The Foundation for Constitutional Democracy

01-Dec-2009

A Legacy of Betrayal

Filed under: Party StructuresZionism/Nationalism — eidelberg @ 7:21 am Edit This

I think any person that joins or votes Likud because it is reputed to be a Zionist party has been deceived or, if he or she is religious, is suffering from cognitive dissonance. The professed Zionism of the Likud has nothing to do with the original meaning of “Zion.” Likud Zionism is based on the Gentile or European concept of territorial nationalism—and not on the Torah. Conceptually speaking, Likud Zionism is not just a fraud; it is a degradation of one of the most sacred words in the dictionary of authentic Judaism.

As informed Jews know, Zion is the dwelling place of God’s glory. It is the Sanctuary of the Torah, the Holy City which surrounds it, the Holy Land of which Jerusalem is the eternal capital. From Zion, from Jerusalem, the word of God—the Truth—shall come forth.

Contrast the deeds of the Likud. Unless I am mistaken, a Likud-led government was the first to negotiate with Arab terrorists who claim the Land of Israel as theirs. It was the “Zionist” or “nationalist” Likud Prime Minister Yitzhak Shamir that tacitly recognized the PLO at the Madrid Conference in October 1991. It was this tough-minded “Zionist” that initiated the practice of releasing Arab terrorists for captured Israeli soldiers. Many of these terrorists went on to murder more Jews.

It was fork-tongued Likud Prime Minister Netanyahu—a reputed expert on terrorism—that yielded much of Judea and Samaria, including much of Hebron, to Yasser Arafat, the godfather of international terrorism.

It was the “right-wing” Likud Prime Minister Ariel Sharon that adopted the left-wing’s policy of “unilateral disengagement”— a policy rejected by no less than 70 percent of the public in the 2003 election. It was Sharon’s “Zionist-led” government that expelled 8,000 Jews from their homes in Gaza—and Israel’s ensuing retreat from Gaza continues to threaten the nation.

It was a faithless or Janus-faced Likud leader who, earlier this year, adopted Labor’s long-range goal of establishing a PLO state in Judea and Samaria. If this is not tantamount to treason—and I invite readers to consult sections 97(a), 97(b), 99, and 100 of the penal code—then the Knesset may as well rescind these sections of the law, as Israel’s anti-Zionist Supreme Court tacitly did to “legitimize” the Sharon-Netanyahu post-Zionist policy.

Given this brief survey of the Likud’s betrayal of the nation—of which betrayal I could write a volume—one wonders how any honest and self-respecting Jew, let alone a religious Jew, can join or remain a member of this party.

Finally, a word about how the Likud deceives (and then betrays) the nation. Likud leaders campaign as “Zionists” or “nationalists.” They convey the impression that the Likud is a “right-wing” or at least a “right-of-center” party. This rhetoric attracts both secular and religious voters who would otherwise vote for a smaller but more right-wing party—a party of the real but impotent nationalist camp, one opposed to truncating Israel by territorial retreat.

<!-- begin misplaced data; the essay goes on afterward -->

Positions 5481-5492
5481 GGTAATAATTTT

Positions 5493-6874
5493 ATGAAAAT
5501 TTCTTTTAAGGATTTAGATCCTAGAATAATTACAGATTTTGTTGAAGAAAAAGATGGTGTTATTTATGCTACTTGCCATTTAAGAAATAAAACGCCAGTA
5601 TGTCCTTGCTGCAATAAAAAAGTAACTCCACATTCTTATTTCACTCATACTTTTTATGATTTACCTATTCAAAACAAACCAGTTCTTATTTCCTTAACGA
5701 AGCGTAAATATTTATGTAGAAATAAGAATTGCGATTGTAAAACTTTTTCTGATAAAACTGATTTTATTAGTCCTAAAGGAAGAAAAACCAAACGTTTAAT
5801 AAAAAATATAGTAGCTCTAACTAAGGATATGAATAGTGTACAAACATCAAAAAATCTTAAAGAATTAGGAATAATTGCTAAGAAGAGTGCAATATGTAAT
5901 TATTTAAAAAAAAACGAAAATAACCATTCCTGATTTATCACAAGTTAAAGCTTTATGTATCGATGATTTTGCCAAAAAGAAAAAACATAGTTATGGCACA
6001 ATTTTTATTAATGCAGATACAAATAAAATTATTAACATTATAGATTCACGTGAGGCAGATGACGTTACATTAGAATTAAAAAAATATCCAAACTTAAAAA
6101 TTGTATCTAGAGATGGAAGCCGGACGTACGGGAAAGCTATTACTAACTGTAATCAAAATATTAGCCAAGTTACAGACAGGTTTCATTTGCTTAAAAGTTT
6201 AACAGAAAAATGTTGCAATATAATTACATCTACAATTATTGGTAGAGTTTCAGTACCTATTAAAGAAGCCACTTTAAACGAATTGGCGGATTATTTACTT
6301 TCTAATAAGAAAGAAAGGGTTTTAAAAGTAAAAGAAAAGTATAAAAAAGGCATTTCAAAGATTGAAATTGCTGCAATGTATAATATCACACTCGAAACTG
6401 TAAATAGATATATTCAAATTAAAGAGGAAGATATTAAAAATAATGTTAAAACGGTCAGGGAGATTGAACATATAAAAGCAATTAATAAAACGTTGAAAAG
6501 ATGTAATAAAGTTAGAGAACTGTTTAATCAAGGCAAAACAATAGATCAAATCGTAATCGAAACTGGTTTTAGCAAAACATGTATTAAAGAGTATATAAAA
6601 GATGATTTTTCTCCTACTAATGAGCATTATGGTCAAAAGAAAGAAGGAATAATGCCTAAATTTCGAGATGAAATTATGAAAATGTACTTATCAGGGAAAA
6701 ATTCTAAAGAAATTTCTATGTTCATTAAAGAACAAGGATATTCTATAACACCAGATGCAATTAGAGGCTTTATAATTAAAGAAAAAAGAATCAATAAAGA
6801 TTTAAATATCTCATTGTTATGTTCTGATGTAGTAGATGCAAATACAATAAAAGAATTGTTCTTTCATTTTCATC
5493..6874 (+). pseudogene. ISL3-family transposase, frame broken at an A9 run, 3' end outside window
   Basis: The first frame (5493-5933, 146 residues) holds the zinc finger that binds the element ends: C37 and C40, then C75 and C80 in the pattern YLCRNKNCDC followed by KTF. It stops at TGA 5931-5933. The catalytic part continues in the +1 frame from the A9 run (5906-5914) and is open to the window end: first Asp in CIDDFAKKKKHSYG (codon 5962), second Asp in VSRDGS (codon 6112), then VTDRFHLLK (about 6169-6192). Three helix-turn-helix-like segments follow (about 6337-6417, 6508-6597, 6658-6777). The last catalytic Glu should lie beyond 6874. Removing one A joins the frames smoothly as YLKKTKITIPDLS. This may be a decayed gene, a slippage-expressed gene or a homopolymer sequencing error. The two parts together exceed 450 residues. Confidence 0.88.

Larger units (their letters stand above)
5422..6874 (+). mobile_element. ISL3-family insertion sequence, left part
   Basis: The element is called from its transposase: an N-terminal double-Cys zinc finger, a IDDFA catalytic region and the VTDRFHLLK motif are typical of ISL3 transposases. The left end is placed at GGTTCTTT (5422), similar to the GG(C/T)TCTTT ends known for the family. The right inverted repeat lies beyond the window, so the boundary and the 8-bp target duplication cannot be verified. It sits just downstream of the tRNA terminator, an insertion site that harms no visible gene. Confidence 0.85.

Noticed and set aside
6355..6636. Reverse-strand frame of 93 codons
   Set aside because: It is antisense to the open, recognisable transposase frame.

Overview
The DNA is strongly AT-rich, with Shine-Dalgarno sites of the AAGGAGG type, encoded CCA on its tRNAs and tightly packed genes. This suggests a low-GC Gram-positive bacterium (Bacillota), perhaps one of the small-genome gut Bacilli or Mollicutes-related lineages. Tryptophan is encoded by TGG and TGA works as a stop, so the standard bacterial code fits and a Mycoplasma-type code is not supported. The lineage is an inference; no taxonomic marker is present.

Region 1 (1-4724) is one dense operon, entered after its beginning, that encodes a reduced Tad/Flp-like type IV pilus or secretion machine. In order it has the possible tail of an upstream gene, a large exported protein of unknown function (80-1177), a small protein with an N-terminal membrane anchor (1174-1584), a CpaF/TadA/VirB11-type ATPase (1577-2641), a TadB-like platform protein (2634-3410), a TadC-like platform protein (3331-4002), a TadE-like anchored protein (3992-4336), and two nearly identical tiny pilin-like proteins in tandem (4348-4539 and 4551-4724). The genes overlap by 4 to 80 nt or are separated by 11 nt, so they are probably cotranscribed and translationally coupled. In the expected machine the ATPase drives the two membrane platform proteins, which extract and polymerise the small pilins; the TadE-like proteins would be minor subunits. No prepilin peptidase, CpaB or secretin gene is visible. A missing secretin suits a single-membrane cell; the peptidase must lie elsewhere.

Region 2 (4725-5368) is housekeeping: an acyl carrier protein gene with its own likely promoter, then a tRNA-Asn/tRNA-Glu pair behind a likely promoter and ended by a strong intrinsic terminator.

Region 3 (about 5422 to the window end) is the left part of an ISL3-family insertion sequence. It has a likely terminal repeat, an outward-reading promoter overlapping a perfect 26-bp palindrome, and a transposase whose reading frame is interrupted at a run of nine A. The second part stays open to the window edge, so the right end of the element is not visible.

But once the election is over, these Likud leaders or prime ministers shift toward the Left—and not because they have to form a coalition government. No: it has ever been the case that a large majority of the people of Israel are politically to the right of the Government. Suffice to mention again Sharon’s adoption of Labor’s policy of territorial retreat, which was rejected by 70 percent of the public in the 2003 election.

No wonder polls indicate that an increasing majority of the voters in Israel feel powerless! This is a consequence of compelling citizens to vote for party lists, and of allotting Knesset seats to each party on the basis of Proportional Representation (PR). Even though a low electoral threshold produces a multiplicity of small parties, many citizens prefer to vote for a large party rather than “waste” the votes on small parties. This makes it easier for any large party to manipulate the public, as indicated in our discussion of the Likud.

Now ponder this: It may appear counter-intuitive, but a large party is not necessarily enthusiastic about raising the electoral threshold—the life raft of small parties. The discerning reader will see here how a large party can take advantage of the multiplication of parties resulting from a low electoral threshold given the tendency of citizens, as mentioned, to vote for a large party. Israel’s parliamentary electoral system thus enables a large party like the Likud to lure and betray citizens who oppose territorial retreat. This is the legacy of the Likud.